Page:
It's baffling how much some college kids' cars are neglected.
Yes, it's a stressful world studying and writing and cramming constantly. No matter what, there should be enough time to at least check your dipstick at the end of each week to make sure you don't cause any catastrophic engine damage. Even so, I've met people with some huge issues neglected on their cars. Mushy brakes, wheel wobble, etc.
Why will people risk their own safety by neglecting issues with their car? Simple. It's the reason anyone does (or doesn't do) anything in this country: money. Having a professional mechanic do routine maintenance can be massively expensive, especially on a college student's budget.
I'm here to tell you that with the right tools, patience and enough dexterity to build a Lego model you can perform routine maintenance on a car and save yourself hundreds of dollars in labor costs.
The first thing you have to get, and I mean immediately, is a repair manual for your car. Haynes makes very inexpensive and complete manuals for virtually every car sold in large numbers in America for the past few decades. Get one before anything ever goes wrong. It will save the day.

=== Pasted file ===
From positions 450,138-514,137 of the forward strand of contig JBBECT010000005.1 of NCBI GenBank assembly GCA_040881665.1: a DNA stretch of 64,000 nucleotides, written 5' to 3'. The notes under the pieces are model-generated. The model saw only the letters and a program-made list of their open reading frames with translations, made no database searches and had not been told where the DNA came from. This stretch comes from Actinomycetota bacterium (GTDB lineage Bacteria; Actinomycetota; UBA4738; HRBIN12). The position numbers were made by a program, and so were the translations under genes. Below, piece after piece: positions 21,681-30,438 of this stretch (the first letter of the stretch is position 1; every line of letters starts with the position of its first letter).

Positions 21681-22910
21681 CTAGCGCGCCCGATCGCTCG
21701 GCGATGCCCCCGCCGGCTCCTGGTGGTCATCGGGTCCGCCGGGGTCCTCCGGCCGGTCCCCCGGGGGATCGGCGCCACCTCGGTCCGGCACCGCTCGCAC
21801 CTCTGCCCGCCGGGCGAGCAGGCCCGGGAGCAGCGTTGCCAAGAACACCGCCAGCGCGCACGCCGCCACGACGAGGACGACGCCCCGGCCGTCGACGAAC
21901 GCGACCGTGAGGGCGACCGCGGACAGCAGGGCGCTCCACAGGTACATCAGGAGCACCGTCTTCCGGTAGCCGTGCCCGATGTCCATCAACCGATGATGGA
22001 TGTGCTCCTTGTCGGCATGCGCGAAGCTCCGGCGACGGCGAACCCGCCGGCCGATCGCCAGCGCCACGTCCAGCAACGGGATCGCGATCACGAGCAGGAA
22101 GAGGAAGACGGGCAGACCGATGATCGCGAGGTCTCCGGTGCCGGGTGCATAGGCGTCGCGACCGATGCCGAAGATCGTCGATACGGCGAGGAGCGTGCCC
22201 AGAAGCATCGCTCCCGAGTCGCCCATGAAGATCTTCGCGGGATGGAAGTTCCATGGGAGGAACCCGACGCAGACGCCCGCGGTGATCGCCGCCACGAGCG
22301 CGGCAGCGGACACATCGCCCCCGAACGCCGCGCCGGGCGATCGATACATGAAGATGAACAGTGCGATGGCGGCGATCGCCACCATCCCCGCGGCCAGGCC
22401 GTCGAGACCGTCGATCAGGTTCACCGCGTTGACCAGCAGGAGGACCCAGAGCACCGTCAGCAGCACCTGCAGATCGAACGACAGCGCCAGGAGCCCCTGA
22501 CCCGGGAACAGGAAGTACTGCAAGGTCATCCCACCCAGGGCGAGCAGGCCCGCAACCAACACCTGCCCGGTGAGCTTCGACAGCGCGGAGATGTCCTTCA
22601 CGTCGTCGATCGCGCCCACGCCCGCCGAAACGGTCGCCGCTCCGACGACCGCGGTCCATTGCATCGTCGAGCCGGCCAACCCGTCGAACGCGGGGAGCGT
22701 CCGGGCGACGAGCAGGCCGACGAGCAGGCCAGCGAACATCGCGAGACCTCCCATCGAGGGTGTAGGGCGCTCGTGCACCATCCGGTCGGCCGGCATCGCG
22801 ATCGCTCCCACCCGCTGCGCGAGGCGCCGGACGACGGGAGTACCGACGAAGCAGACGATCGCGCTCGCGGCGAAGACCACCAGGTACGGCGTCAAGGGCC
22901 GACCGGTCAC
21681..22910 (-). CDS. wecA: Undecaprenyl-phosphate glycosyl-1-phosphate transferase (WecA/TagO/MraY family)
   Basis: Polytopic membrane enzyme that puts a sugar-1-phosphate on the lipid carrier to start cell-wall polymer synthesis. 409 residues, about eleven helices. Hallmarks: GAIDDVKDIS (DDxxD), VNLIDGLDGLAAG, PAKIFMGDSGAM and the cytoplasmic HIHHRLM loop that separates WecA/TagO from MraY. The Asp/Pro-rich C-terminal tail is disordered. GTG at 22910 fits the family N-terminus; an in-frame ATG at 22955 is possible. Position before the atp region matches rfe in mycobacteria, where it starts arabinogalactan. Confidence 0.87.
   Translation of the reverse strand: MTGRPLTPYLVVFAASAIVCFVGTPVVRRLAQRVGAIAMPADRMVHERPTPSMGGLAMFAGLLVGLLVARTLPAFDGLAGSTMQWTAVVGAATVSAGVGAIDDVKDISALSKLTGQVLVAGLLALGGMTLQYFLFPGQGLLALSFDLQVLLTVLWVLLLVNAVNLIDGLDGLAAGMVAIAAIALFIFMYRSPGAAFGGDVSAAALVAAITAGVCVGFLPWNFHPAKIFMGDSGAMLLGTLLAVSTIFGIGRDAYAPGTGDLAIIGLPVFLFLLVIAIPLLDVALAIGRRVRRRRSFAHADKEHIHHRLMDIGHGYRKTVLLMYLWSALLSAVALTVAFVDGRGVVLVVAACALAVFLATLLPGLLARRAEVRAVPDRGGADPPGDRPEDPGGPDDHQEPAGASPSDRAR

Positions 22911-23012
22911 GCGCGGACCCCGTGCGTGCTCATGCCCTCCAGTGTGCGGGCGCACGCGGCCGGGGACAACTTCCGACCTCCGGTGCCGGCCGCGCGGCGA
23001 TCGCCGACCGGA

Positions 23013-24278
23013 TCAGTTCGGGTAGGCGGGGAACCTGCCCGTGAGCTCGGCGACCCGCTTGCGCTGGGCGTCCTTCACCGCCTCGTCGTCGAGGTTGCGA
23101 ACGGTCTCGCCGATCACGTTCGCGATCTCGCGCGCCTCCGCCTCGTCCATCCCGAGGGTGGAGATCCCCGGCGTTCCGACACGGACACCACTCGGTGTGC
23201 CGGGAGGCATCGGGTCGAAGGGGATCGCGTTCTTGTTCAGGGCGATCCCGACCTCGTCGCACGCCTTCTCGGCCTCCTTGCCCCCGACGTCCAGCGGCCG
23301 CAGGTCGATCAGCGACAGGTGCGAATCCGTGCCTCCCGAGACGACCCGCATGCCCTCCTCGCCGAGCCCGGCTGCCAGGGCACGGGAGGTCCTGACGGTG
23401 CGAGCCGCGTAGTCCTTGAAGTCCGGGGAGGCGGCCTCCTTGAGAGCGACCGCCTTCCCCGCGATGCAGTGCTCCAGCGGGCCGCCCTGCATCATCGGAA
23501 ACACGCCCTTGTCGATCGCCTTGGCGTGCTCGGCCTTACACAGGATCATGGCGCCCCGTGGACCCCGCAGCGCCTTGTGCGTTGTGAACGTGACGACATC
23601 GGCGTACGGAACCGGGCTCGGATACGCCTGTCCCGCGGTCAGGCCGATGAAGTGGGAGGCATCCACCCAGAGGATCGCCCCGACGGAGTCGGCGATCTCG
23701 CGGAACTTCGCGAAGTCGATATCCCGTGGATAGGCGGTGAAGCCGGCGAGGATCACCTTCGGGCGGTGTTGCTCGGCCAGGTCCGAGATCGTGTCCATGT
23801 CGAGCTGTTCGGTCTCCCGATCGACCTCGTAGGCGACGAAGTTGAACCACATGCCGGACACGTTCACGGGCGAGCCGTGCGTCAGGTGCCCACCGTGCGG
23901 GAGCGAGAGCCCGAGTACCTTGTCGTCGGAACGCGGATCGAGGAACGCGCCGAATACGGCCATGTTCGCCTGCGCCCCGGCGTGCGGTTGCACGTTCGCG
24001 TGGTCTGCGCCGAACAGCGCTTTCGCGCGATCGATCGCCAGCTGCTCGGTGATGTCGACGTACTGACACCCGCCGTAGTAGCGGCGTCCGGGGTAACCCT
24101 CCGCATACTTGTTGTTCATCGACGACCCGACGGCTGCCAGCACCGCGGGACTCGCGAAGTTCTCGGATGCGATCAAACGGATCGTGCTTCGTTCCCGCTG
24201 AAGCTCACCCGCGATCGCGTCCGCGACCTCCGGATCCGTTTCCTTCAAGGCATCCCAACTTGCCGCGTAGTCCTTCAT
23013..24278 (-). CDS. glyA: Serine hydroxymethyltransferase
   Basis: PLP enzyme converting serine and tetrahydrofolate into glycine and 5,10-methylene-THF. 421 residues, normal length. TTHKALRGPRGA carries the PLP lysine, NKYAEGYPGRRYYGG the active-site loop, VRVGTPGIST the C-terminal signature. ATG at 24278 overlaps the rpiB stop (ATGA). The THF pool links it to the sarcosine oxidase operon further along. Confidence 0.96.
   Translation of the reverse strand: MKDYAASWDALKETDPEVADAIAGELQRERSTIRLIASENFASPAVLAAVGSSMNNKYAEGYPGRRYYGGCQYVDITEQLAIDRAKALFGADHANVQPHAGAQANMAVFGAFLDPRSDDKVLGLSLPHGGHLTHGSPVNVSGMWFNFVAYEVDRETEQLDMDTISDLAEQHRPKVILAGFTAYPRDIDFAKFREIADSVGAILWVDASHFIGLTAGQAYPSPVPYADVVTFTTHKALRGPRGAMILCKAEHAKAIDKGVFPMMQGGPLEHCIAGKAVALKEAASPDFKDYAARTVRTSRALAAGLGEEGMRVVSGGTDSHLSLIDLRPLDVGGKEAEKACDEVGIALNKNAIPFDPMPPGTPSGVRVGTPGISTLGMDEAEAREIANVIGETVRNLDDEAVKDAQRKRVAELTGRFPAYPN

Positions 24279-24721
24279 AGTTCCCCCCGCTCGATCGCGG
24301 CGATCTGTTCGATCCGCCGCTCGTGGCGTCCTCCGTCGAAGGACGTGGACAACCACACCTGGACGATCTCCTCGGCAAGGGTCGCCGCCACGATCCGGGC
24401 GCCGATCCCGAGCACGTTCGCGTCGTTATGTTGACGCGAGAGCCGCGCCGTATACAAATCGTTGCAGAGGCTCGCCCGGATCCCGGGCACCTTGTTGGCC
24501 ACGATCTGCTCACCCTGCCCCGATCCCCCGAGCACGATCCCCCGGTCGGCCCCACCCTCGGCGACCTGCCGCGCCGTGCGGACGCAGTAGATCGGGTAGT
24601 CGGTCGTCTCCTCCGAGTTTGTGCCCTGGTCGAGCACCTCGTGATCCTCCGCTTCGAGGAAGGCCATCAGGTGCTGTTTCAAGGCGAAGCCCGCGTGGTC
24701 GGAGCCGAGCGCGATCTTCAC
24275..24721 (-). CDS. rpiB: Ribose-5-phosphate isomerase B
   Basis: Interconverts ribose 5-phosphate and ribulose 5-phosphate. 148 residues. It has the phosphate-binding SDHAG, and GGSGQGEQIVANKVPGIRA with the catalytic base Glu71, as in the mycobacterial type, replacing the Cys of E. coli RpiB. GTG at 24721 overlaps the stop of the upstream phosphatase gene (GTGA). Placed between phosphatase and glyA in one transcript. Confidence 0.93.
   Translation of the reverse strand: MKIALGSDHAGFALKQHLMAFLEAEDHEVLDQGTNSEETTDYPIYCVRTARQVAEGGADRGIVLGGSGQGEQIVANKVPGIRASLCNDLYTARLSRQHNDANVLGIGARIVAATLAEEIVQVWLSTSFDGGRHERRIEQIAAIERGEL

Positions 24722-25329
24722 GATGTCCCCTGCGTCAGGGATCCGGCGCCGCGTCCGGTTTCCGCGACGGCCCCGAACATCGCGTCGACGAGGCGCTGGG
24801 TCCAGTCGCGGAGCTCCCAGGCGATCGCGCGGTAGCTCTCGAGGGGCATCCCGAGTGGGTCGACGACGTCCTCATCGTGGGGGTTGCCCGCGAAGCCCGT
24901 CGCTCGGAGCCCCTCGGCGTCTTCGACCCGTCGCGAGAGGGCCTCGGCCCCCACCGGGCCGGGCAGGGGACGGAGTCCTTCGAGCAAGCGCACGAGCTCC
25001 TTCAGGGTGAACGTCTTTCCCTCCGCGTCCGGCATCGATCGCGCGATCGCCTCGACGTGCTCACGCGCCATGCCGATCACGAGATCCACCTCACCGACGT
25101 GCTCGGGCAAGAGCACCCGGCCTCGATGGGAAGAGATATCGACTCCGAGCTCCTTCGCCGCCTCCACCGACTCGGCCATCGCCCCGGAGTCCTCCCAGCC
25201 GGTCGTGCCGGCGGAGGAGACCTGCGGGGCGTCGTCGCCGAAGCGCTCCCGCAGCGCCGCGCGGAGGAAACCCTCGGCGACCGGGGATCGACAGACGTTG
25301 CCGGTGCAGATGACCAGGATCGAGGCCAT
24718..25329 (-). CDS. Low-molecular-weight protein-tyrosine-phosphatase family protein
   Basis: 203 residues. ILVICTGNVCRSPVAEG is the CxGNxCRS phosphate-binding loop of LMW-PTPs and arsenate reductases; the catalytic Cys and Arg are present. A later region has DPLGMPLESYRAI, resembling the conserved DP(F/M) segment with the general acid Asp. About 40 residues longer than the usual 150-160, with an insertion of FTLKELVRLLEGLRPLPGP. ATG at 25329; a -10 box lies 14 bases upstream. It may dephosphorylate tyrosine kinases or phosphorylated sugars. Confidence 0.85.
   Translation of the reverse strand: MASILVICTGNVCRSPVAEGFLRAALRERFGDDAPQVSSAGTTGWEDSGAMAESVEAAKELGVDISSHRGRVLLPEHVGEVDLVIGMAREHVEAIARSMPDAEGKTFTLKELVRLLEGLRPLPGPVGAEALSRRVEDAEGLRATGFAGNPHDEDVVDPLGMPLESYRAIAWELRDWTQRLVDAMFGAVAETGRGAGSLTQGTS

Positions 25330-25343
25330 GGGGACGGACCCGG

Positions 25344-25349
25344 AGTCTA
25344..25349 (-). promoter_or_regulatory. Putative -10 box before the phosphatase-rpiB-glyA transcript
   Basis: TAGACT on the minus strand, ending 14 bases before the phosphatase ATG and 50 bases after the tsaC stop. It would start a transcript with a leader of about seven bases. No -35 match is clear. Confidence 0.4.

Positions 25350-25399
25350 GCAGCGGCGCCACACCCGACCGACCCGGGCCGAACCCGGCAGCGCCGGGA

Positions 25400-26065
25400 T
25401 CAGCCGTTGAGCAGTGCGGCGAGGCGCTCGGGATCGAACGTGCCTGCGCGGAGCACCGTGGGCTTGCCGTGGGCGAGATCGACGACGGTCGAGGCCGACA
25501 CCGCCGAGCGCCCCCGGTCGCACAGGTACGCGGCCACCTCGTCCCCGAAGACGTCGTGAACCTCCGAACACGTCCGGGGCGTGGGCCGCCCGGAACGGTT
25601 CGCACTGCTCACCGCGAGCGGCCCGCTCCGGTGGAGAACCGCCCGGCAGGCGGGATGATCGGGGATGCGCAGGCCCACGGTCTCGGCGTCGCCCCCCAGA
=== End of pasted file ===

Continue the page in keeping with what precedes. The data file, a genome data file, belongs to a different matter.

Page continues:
It did for me. I was on my way home in my Miata a couple of spring breaks ago when I noticed the clutch pedal started feeling a little mushy. Then the car wouldn't change gears. For some reason my clutch stopped functioning properly, so I was stuck in fourth gear for the rest of the way home.
When I got home, I asked my father what the problem could be. He replied how he always does:
"Did you read the book?"
So I read the book. That steered me toward the slave cylinder, which was leaking fluid badly. With no real experience with car repair and a bit of my father's help, I jacked up the car and followed the book step by step. An afternoon later, my car was on the road again, with a fresh slave cylinder that I installed and bled all by myself.
If you're a mechanic, you're probably rolling your eyes and saying "big whoop." For a college kid that never repaired something as important as a car before, it was monumental.
Lots of things like air filters, brake pads, spark plugs, etc. are easy to replace on modern cars. Anyone can do it with the right tools and the right instructions. Of course, the really big jobs require hardware that only mechanics will have. Don't expect to go buy a Haynes manual and to turbocharging your car all in a weekend.
However, if you've been putting off that brake job, the book and an afternoon in your parents' or grandparents' garage can save you a huge amount of money.